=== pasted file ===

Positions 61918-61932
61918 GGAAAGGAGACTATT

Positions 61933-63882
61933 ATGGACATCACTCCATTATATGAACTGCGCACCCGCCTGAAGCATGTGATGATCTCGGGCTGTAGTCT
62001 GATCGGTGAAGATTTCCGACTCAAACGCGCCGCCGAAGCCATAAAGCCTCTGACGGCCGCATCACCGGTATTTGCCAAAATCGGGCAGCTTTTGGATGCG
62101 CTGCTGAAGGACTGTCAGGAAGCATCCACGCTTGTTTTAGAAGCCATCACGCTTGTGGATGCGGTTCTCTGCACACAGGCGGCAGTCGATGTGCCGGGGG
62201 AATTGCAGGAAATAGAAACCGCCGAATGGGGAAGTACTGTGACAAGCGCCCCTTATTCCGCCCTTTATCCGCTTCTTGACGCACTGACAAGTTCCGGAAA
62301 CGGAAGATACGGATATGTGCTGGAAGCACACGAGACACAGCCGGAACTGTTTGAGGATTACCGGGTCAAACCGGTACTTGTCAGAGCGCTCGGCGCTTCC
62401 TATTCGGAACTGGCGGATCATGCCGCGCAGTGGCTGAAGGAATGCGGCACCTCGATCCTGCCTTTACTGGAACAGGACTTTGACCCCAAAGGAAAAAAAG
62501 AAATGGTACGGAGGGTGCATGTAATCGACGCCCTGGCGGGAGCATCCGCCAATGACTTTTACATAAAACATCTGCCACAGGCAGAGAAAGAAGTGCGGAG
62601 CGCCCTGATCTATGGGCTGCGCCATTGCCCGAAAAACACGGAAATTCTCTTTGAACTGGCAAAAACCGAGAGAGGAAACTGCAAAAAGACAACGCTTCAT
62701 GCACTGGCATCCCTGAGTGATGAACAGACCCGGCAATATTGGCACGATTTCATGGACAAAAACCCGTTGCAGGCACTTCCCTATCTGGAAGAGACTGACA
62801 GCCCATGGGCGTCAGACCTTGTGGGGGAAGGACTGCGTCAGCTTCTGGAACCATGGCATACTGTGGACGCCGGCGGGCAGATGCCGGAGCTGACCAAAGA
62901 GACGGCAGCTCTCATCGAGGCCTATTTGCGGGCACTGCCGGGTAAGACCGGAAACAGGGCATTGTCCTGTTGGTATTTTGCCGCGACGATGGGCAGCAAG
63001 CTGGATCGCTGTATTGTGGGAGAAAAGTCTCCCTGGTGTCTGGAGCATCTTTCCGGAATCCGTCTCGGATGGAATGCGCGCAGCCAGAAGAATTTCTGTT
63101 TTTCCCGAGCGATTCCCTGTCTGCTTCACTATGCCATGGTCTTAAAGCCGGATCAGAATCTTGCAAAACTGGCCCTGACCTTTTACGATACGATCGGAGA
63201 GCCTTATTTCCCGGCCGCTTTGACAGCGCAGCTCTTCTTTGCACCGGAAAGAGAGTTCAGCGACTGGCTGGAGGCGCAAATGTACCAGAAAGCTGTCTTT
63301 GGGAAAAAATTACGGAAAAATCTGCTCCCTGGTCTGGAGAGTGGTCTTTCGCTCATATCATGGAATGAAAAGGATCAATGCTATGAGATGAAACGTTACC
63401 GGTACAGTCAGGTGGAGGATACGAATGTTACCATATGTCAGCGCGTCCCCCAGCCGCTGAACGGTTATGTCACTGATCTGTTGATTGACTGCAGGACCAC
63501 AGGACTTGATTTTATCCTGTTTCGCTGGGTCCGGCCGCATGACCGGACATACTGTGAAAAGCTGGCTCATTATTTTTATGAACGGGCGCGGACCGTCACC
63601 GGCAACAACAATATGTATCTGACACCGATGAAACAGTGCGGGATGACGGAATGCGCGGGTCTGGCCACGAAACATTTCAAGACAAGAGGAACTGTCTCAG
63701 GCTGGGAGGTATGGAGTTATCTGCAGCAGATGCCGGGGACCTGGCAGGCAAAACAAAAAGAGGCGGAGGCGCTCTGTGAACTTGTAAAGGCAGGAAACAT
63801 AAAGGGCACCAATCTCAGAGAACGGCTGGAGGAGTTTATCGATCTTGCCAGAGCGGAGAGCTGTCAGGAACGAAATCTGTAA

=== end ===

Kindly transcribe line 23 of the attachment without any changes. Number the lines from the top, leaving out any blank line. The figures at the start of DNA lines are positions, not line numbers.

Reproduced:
63801 AAAGGGCACCAATCTCAGAGAACGGCTGGAGGAGTTTATCGATCTTGCCAGAGCGGAGAGCTGTCAGGAACGAAATCTGTAA